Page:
The study ends with a suggestion of law school steps in the right direction. The models proffered include that of New York University and CCNY, which, in different ways seek “to bring the three aspects of legal apprenticeship into active relation.” (Id., at 197). One alternative seeks to leverage the de facto division of talent (doctrinal faculty who are not lawyers, and lawyers who are in charge of clinical courses) within the university to construct webs of courses that are linked in a way that privilege the three areas of legal training. (Id.). The programs at N.Y.U. are also described in some detail elsewhere. (Id., at 38-43). That approach works for large law schools with substantial resources and an institutional framework that permits an adequate administration of programs of this sort of complexity. Cost is certainly an obstacle. (Id., at 198). And this sort of leverage is necessitated by the privileging of the normative structure of the university that tends to privilege “a distinguished well published faculty that includes leaders of the field.” (Id., at 38). Of course, the field no longer necessarily includes the bench and bar, but the community of academic scholars. (Backer 2002). Another alternative involved a greater investment in integration within the curriculum. That required less attention to leveraging differences in talents and more on more broadly changing the focus of the curriculum. (Id., at 197). The programs at CCNY are described earlier. (Id.,, at 34-38). Yale is cited for its decision to reduce the number of doctrinal courses “and encouraging students to elect an introductory clinical course in their second semester.” (Id., at 197). This is said to point to an intermediate strategy, “a course of study that encourage students to shift their focus between doctrine and practical experience not once but several times, so as to gradually develop more competence in each area while, it is hoped, making more linkages between tem.” (Id.). The programs at Southwestern law School are also identified as failing in this category—these involve some curricular changes. (Id., at 198).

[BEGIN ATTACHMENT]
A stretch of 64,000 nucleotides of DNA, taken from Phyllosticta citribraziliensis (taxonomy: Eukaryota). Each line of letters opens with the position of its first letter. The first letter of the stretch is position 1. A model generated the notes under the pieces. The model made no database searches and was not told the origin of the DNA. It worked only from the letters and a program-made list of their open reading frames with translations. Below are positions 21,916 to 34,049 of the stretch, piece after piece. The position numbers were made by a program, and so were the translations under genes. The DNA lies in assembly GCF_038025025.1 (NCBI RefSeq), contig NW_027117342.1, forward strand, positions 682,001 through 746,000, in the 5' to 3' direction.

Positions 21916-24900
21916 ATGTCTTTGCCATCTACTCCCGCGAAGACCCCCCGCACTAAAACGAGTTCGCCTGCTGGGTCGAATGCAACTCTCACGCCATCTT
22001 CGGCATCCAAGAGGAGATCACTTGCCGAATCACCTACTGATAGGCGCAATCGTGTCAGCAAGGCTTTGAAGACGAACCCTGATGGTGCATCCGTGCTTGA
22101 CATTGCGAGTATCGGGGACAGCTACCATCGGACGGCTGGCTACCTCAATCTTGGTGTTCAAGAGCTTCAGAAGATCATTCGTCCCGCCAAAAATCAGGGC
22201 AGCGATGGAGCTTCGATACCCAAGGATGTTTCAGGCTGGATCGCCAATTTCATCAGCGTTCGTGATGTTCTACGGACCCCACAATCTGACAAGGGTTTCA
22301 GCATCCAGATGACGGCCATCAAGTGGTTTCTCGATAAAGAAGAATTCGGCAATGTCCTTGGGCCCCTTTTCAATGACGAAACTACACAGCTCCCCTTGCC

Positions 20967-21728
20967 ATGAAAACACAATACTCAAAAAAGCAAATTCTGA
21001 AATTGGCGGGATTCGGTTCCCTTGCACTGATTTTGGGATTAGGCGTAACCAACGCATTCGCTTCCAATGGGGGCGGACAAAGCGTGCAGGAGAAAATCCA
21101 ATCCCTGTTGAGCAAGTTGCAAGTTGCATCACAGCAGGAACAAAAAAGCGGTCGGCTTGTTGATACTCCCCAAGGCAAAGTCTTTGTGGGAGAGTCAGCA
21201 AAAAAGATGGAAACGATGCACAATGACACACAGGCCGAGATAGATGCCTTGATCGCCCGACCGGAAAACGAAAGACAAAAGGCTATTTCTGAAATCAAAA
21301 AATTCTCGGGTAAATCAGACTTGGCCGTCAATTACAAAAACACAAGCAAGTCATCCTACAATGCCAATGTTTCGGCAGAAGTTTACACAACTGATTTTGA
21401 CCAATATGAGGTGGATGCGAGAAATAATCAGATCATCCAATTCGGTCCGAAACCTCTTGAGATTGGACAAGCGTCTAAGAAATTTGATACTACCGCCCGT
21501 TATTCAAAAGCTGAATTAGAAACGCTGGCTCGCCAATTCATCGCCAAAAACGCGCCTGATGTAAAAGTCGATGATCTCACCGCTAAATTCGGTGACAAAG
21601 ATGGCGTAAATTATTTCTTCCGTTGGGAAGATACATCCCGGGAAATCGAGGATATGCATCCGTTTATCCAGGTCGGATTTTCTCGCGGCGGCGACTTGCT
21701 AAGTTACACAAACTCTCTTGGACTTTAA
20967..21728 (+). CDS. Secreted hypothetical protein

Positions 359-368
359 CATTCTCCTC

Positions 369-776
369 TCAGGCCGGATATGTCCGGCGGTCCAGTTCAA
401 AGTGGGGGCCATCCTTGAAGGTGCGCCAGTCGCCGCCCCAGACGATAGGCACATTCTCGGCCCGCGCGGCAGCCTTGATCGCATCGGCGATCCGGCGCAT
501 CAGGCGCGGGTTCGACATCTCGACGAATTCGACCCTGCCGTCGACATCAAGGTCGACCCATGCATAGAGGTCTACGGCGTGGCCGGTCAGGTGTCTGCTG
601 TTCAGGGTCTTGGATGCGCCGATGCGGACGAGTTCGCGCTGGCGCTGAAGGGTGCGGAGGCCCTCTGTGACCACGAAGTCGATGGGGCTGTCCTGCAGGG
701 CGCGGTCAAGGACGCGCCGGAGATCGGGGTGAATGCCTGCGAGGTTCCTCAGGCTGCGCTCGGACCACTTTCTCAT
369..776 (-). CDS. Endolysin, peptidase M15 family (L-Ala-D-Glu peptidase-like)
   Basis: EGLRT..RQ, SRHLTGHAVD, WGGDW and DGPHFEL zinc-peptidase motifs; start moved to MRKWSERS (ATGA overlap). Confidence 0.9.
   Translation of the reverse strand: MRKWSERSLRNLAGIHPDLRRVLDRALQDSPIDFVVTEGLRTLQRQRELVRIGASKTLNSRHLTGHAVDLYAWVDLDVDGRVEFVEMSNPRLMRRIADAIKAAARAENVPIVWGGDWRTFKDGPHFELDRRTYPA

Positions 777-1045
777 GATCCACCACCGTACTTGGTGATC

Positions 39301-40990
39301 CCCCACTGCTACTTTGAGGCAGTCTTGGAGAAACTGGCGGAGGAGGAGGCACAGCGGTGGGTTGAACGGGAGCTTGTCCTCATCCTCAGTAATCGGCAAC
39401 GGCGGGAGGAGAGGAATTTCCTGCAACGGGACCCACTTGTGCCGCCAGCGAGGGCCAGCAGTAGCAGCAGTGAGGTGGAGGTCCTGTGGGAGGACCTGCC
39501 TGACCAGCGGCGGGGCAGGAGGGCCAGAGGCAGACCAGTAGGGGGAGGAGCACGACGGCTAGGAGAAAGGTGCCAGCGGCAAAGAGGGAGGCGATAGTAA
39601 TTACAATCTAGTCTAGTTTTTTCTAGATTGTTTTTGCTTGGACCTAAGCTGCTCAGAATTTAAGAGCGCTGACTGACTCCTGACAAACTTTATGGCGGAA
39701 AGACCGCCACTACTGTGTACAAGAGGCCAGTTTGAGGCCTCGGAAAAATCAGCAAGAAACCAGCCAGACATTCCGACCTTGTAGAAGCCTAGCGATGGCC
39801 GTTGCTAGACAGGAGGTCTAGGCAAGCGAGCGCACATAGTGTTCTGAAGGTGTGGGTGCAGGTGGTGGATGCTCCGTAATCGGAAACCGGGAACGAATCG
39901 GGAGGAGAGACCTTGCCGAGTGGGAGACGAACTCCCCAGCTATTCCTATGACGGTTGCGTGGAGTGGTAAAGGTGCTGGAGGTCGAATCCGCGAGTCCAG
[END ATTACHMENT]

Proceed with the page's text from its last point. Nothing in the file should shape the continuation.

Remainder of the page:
Reduced to its essence, then, Educating Lawyers, as a theoretical exercise, seeks to find a space within university centered and positivism focused academic law for the resulting new realities of law and the responsibilities of the profession. More importantly, as methodology, Educating Lawyers seeks to privilege certain specific principles of legal education. Foremost among them is the integrative principle of education over an additive or compartmentalized approach to legal education. Also important is the tacit acceptance of significant class divisions within legal education—what may be appropriate for “top tier” schools may be beyond the abilities, or even the ambitions, of lower ranked schools. To each class of law school belongs a different level of acceptable approaches to integration. In the language of Educating Lawyers, for every New York University, there is a CCNY, for every Yale Law School there is a Southwestern Law School. For those who still cling to the principle of equality among law schools—of horizontal rather than vertical professional organization, this might be disquieting, but only makes explicit what has been implicit for years. As a consequence, there is a bit of flexibility. But it is grounded in academic reputation and resources. Lastly, Educating Lawyers acknowledges that law schools are incapable of great changes in short order—they can act only incrementally. (Id., at 189-191). Changes have to be adapted to that reality, but ought not to settle for incrementalism as a goal in itself. Partial changes must lead to an holistic objective. (Id., at 191).

Yet at the same time, Educating Lawyers is about nothing if not about both incrementalism and the additive principle of changes to legal education. Faculties will read this work. They will debate its propositions. They will dissect the arguments—at least the micro arguments relating to technique. But the larger issues raised at the beginning of the work will be ignored; and for good reason. There is little that can be done about tectonic changes beyond the control of any one individual or any one institution. And so we are reduced not only to method, but also to formalism. We have become creatures of gesture—as Nietzsche once mocked. And so Educating Lawyers will generate tremendous smoke. But it will produce little fire. The dynamics of institutional change within the academy has been liberated from the bar. That is the great insight from Educating Lawyers. Patches will keep the relationship alive for a while longer, at least until there arise in the United States formal bar sanctioned training schools for lawyers. At that point academic law will become as free from the practice of law, as law making in the United States has become free from its “primitive” common law past.

Reference List

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Carnegie Foundation for the Advancement of Teaching, The Carnegie Foundation, available (accessed Feb. 1, 2008).